more » ... gricultural production and local economy depend very much on water availability, and thus, mainly on rainfall variability. In the past, periods of successive dry years have repeatedly shown the vulnerability to water scarcity, which results in threatened livelihoods of farmers and nomad families living from pasturing. This leads to a stream of migrants heading towards the large cities at the Moroccan coast and even to Europe. In order to counteract the peril of water scarcity, regional planning greatly benefits from information on future climate variability. Of course, the assessment of future climate scenarios in this very heterogeneous region is still a challenge for the climate research community. In this study, the actual state of climate research in IMPETUS West-Africa with respect to rainfall and temperature variability and of research on future climate scenarios is illustrated. We start with an overview of available information from observational data and a few remarks on their quality. In the second part, results of regional climate modelling (RCM) are discussed with respect to future climate variability especially in regions south of the Atlas Mountains, where the water stress is clearly the limiting factor of agricultural production. An analysis of climate and climate variability always starts with the acquisition of observational information in the region of interest. In Morocco, the density and quality of observations is better than in most other parts of Northern Africa, but still relatively sparse when we think of the spatial heterogeneity of climates. The first and most important source of information stems from SYNOP weather stations, which contribute to the WMO network and deliver data of a relatively high quality standard for several decades now. Unfortunately, most stations in Morocco and the western parts of Algeria are located north of the Atlas Mountains, which leaves a lack of information exactly in the southern region, where the impact of a climate shift is expected to be very strong (Fig. 1) . The SYNOP data can be extended by information from individual climate stations operated by regional water management facilities and also by IMPETUS West-Africa, but the quality standard and temporal completeness of these data is not as high as for SYNOPs. Therefore, these data are mainly used to control the quality of derived climate products and do not contribute to the description of regional climates in Morocco. In order to generate spatially distributed information on near-surface climates, the observations have to be interpolated with adequate statistical techniques. Two projects have produced world-wide data sets of climate-related meteorological parameters from a large number of available observations, which have a spatial resolution of at least 0.5° longitude and latitude. These are climate data from the Climate Research Unit of the University of East Anglia, hereafter called CRU, in the version TS 2.1 for the period 1901-2002 (Mitchell and Jones, 2005 , and the VASCLIMO data (Beck et. al., 2005) , which contain only precipitation data for the period 1951-2000. Both data sets contain monthly averages. The VASCLIMO data were subject to a more rigorous quality control and can therefore be used to improve the CRU data, where only information from the period 1951-2000 is requested. At the moment, these two data sets represent the most reliable long-term rainfall information despite the problems with data coverage described above. Fig.1: SYNOP Stations in Morocco and the western part of Algeria. Circles represent the locations of the stations, numbers the observed 1961-1990 mean annual rainfall sum in mm. Fig. 2: Annual mean rainfall in mm (isolines with grey shading) for the period 1961-1990, as presented by the VASCLIMO data (left panel) and the CRU TS 2.1 data (right panel). The numbers in white rectangles show mean annual rainfall sums in the same period, but calculated directly from observations at SYNOP stations. We begin with looking at the mean annual rainfall for the so-called climate normal period 1961 -1990 . In order to focus on the effect of orography and missing data, the annual mean rainfall is shown for a region centred on the High Atlas, which contains the area with more observations in the north and the area with hardly any observations in the south-east. Observations at stations were plotted as coloured circles in the map and allow a comparison with the interpolated products. In general, the CRU and VASCLIMO coincide very well with the observations, but in regions with less dense stations we can find larger differences. Interestingly, none of the data really represent the high precipitation in the Mountain region. The CRU data seems to accentuate the orographic effect on annual precipitation a little stronger, but overestimates the rainfall south of the Atlas. In the following, we have to keep this uncertainty in mind when looking deeper into the characteristics of climate-related parameters. Climate variability affects vegetation in both natural and agricultural environments. Therefore, our second view focuses on the well known Köppen climate classification, which is based on thresholds relevant for special vegetation types. We want to demonstrate the climate shift in the late 20 th century by comparison of climate classes obtained from a reduced version of Köppens classification scheme, which has already proven its practicability in other applications (Guetter and Kutzbach, 1990 , Fraedrich et al. 2001 ). Fraedrich et al. (2001 have shown that the -in a statistical sense -optimal length of time spans for detecting changes in the Köppen classification is 15 years. Therefore, classification is applied to the 15-year periods 1951-65 and 1986-2000. Fig 3 shows the classification results for the entire Mediterranean basin. In northern Africa we can clearly see a shift towards dryer and warmer climates; at the borders to Steppe and Desert a number of pixels shift from moderate and summer dry (Cs) to Steppe climates. The Köppen classification is quite rough and only represents a very limited number of climate classes. Especially in the Cs region, a finer distinction is desirable. Fig. 3: Climate classification after a reduced Köppen scheme applied to the CRU TS2.1 data. The maps compare the climate classes for 1951-1965 to 1986-2000 and reveal a trend towards dryer and warmer climates in the second half of the 20 th century. Table 1: Definition of classes of the reduced Köppen climate classification. T is the mean monthly temperature in 2m hight above ground, Prec is the annual precipitation sum. Max / Min T indicate the warmest and coldest month in the mean annual cycle. Name Climate Criterion 1 Criterion 2 E Ice Max T < 10°C D Snow Max T > 10°C and Min T < -3°C Cs Moderate -3°C < Min T < 18°C summer dry Cf Wet Cw winter dry Af Tropical Min T > 18°C Wet Am Monsoon climate (dry period compensated by seasonal rain) Aw/s winter/summer dry BSk Steppe {Mean T} < {Prec} < 2 {Mean T} cold (Mean T < 18°C) BSh warm (Mean T > 18°C) BWk Desert cold with Mean T < 18°C BWh warm with Mean T > 18°C The classification can be improved by merging orographic information and climate parameters statistically. As an example, we computed an aridity index by integrating the area between the mean annual march of temperature and rainfall in the Walter-Lieth diagram. The orographic information was included by a multiple linear regression of surface height and exposition (slope and direction) with rainfall and temperature. Then we divided the aridity index into eight classes and obtained the classification shown in Fig. 4 . The Walter-Lieth climate diagrams according to the climate zones are also depicted. Here, the mountain climates and the northwest-southeast aridity gradient emerges clearly -also in regions where the Köppen classification showed only the Cs climate. It has to be pointed out, however, that this purely statistical proceeding does not contain any information of regional and local scale weather systems of the mountain areas, which we expect to influence the near-surface climates. Ignoring these effects probably explains the overestimation of zone 4 south of the Atlas mountain ridge. The third view focuses on the temporal climate variability. For this purpose, we look at the original observational data of SYNOP stations and combine them into regional indices. Since station-to-station differences in rainfall can be very large, we have first divided the monthly rainfall sums into 5 classes by separating the probability distribution -estimated simply by histograms -into quintiles, as recommended by the WMO No. 100 (1983). This way, each rainfall sum can be assigned to a number between 0 (no rainfall) and 5. These numbers are then averaged over regions with similar temporal behaviour of the rainfall (Fig. 5a) . The regions were chosen with respect to typical rainfall bearing systems (Knippertz et al., 2003) : The Atlantic region (ATL) is mainly affected by synoptic systems of the midlatitudes, has a seasonal rainfall maximum in the winter months (DJF) and is connected largely with the North Atlantic Oscillation (NAO). The Mediterranean region (MED) is also affected by Mediterranean pressure systems. Both regions are subhumid. The region south of the Atlas (SOA) is less affected by North Atlantic weather variability and gains rainfall relatively often from tropical-extratropical interactions. We have to notice, that the ATL region is represented by a larger number of stations -typical 25 -whereas the MED and SOA regions only contain about 5 stations. In Fig. 5b , time series of rainfall indices for the winter months (Nov-Apr) are compared to CRU time series. The series are plotted as standardized anomalies to the 1961-1990 period. We can see, that for the ATL region winter rainfall variations (blue bars in the plot of the CRU data) are quite good in phase with the observations, but for the MED and SOA regions we can see larger differences. In this case, we tend to value the direct observations higher than the interpolated CRU product, because the latter contains also information from far away stations due to the employed statistical interpolation technique. The time series show periods of wet and dry years, which do not seem to be entirely random, but clustered in periods of 2-4 years. Fig. 4: Climate zones based on an aridity index computed as the aggregated difference of twice the temperature in °C and the rainfall for the averaged seasonal cycle. The Walter-Lieth diagrams (bottom) are representative for the zones. They show the annual cycle of temperature (black lines, right axis) and monthly rainfall sums (grey line, right axis). The numbers printed each diagram contains the average surface height, annual rainfall and annual mean temperature of each zone. The numbers in the grey scale bar are aridity indices for the zones. The data are collected from the 1961-1990 climate normal period. (a) (b) Fig. 5: (a) The Atlantic (ATL), Mediterranean (MED) and South-of-the-Atlas (SOA) regions, for which stations data were aggregated. (b) Rainfall indices based on quintiles for station data (left panels) and CRU TS 2.1, for the ATL, MED and SOA region, respectively. The left series are aggregated for the rainfall season (Nov-Apr) and correspond to the grey bars in the right panel. In addition, the graphics show filtered values (lines) and numbers of available stations. Concluding Remarks Utilizing observational data we took three different views on observed Moroccan rainfall climate. We have to admit that the quality and density of available observations causes a large range of uncertainty especially in the region south of the Atlas Mountains that is subject to large risks due to climate shifts. We can analyze the temporal variability of rainfall on long time scales and are able to identify periods of drought and of wet years. The Köppen climate classification clearly reveals the climate shift towards warmer and dryer climates in the 20 th century. Now, we have to walk a step ahead and ask for possible future developments.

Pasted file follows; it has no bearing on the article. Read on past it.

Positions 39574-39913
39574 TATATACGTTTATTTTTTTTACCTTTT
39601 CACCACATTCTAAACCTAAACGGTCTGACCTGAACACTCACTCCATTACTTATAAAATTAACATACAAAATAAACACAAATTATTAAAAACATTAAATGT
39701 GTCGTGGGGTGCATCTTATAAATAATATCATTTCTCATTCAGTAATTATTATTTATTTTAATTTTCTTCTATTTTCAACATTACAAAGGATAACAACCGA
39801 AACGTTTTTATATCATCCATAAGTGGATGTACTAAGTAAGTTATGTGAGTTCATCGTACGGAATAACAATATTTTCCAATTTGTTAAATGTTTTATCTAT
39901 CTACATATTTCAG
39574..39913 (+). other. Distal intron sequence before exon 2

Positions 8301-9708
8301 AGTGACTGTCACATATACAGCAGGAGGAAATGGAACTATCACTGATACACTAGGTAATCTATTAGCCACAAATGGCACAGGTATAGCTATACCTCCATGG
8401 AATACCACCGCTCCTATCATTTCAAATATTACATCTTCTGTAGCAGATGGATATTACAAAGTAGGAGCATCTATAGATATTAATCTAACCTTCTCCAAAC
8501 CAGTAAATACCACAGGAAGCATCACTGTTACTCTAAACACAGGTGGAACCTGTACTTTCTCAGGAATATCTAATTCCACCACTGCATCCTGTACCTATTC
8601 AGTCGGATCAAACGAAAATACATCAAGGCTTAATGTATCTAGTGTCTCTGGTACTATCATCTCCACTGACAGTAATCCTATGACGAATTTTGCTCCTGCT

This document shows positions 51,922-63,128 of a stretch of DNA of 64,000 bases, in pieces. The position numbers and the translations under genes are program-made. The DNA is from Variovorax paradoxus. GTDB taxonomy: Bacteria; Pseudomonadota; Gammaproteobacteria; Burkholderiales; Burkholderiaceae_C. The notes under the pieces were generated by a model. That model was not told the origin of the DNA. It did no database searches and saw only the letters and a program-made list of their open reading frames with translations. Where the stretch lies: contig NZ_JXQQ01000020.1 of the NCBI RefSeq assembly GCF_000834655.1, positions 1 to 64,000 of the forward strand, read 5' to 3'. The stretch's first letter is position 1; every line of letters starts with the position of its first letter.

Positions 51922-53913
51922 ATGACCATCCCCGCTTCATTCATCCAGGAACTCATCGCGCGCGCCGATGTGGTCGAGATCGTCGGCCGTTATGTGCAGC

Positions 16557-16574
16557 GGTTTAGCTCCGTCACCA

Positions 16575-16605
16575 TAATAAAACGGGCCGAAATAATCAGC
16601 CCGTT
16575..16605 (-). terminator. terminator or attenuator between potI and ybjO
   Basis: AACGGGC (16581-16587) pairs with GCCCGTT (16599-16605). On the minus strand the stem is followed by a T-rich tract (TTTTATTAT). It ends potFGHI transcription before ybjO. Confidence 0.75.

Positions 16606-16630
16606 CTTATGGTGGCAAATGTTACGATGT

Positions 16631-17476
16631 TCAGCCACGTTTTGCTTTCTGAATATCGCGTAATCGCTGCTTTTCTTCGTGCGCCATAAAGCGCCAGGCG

doi:10.1007/978-3-540-85047-2_4 fatcat:7r34jrdkc5ctngqo44uo3ps52e